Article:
GLOUCESTER, Va. (WAVY) — In November, nearly 62% of voters in Gloucester County approved raising local sales tax in order to pay for the construction and maintenance of county schools.
Now that it has come time for county leaders to decide exactly where each cent of the new revenue will go, some taxpayers say they’re left feeling “deceived.”
“Vote Yes for Gloucester” — a referendum committee that championed the effort last year to give county leaders the authority to increase sales tax by up to 1% — recently launched a new campaign titled “Respect our Vote.”
The group is calling on the Board of Supervisors to amend the county administrator’s proposed FY 2021-22 budget so that the estimated $5 million in new revenue goes solely towards school construction and maintenance projects that have yet to be undertaken.
As proposed, some of that money would be funneled to help pay off the $26 million in debt on school-related projects already completed, which according to financial advisors could help prevent other tax increases down the line.
“This isn’t what we wanted, this isn’t what we expected,” said Beth Gibson, a group member and parent of two. “We as parents and citizens were hoping for so much more for our kids … we feel deceived.”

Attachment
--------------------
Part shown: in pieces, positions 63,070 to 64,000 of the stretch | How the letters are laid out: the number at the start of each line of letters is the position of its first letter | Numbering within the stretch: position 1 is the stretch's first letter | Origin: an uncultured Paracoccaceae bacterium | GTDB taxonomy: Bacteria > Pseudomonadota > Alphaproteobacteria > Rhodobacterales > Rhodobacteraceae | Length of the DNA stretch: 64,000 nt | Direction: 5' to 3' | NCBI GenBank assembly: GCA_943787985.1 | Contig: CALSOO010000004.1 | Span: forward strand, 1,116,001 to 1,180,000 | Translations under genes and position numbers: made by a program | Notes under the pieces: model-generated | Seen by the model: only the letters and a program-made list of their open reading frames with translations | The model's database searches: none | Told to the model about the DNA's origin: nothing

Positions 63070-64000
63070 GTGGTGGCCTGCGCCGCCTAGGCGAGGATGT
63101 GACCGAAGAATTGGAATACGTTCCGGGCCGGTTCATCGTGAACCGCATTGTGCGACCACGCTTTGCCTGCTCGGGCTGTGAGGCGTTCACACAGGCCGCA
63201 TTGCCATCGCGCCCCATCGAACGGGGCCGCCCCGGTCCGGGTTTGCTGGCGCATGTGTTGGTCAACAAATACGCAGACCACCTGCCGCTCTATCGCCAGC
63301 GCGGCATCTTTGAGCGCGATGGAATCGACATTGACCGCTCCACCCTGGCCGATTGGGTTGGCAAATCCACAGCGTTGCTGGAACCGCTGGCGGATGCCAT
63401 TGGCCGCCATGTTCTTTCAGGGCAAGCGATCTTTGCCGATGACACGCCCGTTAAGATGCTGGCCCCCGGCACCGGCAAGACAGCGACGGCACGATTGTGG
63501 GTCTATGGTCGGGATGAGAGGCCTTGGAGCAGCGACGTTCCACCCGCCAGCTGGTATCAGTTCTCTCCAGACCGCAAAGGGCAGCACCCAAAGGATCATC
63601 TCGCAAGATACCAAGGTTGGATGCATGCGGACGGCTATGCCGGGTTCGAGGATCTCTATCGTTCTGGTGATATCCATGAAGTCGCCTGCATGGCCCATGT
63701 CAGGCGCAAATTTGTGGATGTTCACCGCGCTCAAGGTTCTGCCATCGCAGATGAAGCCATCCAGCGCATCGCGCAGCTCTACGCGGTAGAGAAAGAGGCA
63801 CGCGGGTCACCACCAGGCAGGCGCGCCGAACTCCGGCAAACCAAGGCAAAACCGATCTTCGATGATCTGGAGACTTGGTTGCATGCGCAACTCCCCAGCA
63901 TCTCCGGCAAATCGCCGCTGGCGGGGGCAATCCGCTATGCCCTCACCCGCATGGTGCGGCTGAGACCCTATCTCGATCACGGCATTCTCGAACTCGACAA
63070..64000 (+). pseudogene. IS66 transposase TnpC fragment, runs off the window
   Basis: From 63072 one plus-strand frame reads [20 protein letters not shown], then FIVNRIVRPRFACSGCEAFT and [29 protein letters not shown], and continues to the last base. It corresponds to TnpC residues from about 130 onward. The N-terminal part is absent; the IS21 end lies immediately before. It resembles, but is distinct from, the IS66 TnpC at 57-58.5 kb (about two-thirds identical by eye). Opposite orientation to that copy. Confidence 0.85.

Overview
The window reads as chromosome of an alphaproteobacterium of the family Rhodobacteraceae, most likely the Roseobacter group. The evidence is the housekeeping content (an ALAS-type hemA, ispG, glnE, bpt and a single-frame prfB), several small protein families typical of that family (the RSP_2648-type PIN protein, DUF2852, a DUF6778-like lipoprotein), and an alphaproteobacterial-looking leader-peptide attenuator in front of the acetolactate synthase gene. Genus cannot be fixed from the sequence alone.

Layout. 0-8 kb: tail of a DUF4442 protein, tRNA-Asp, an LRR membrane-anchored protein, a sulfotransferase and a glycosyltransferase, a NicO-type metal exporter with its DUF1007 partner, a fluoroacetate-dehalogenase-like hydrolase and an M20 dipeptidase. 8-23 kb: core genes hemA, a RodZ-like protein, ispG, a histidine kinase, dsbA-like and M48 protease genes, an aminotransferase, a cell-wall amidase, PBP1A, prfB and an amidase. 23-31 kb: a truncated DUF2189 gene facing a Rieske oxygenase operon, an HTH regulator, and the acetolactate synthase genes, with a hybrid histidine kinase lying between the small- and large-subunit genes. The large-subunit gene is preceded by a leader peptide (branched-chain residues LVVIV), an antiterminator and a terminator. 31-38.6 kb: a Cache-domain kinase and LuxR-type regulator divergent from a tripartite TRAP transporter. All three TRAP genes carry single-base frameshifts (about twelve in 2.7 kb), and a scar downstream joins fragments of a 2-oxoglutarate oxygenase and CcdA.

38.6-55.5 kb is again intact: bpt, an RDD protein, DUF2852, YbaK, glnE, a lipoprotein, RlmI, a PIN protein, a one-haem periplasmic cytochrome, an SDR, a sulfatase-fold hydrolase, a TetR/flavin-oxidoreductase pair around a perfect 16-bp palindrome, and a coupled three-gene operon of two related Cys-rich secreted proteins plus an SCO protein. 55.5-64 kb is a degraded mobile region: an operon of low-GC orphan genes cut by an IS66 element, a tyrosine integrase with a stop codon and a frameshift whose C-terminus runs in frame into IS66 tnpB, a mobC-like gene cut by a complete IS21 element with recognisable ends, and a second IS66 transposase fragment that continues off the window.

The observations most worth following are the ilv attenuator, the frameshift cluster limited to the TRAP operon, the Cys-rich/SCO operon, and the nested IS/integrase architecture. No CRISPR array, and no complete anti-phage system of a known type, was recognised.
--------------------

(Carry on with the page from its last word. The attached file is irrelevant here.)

One of the major projects the county would complete with help from the new tax would be a renovation to Gloucester High School.
While $42 million is included in the county’s capital improvement plan to get the work done, Gibson concerns the county’s plan will leave no additional funding to pay for future projects over the next 20 years for Gloucester schools.
Gibson isn’t the only one concerned, so is State Sen. Tommy Norment (R-James City County), as well as Del. Keith Hodges (R-Urbanna).
In a letter to the Board on March 18, the lawmakers stated that “diverting monies collected from this sales and use tax to debt mitigation for previous capital projects for schools is counter to the legislation and written intent” of the bill allowing for the tax increase. Their letter highlights the revenues are only to be used on “new” construction and major renovations to schools.
“The General Assembly may look unfavorably on similar requests from localities if these revenues are not used as intended,” the letter said.
Hodges has asked Attorney General Mark Herring (D-Va.) for an official opinion on the proposal.
On Tuesday night, neither County Administrator Brent Fedors or Chairman Robert Orth made themselves available to answer questions about the plan.
However they do have support for it in community members such as Pat Dunnington.
Dunnington called Fedors’ idea “brilliant.”
“I don’t understand why people are complaining. The five year improvement plan for schools is fully funded,” Dunnington said.
She said besides, raising more taxes is just not an option for so many at this point on account of the COVID-19 pandemic.
“Pretty clear that it is going to be used for a certain set of school projects and then also potentially to pay debt incurred as a result of building,” Dunnington said. “To me not a good time to be increasing the cost of things for taxpayers.”
A budget workshop where people can weigh-in is scheduled Wednesday at 7 p.m. at Gloucester High School. The budget will be voted on by the full board April 19.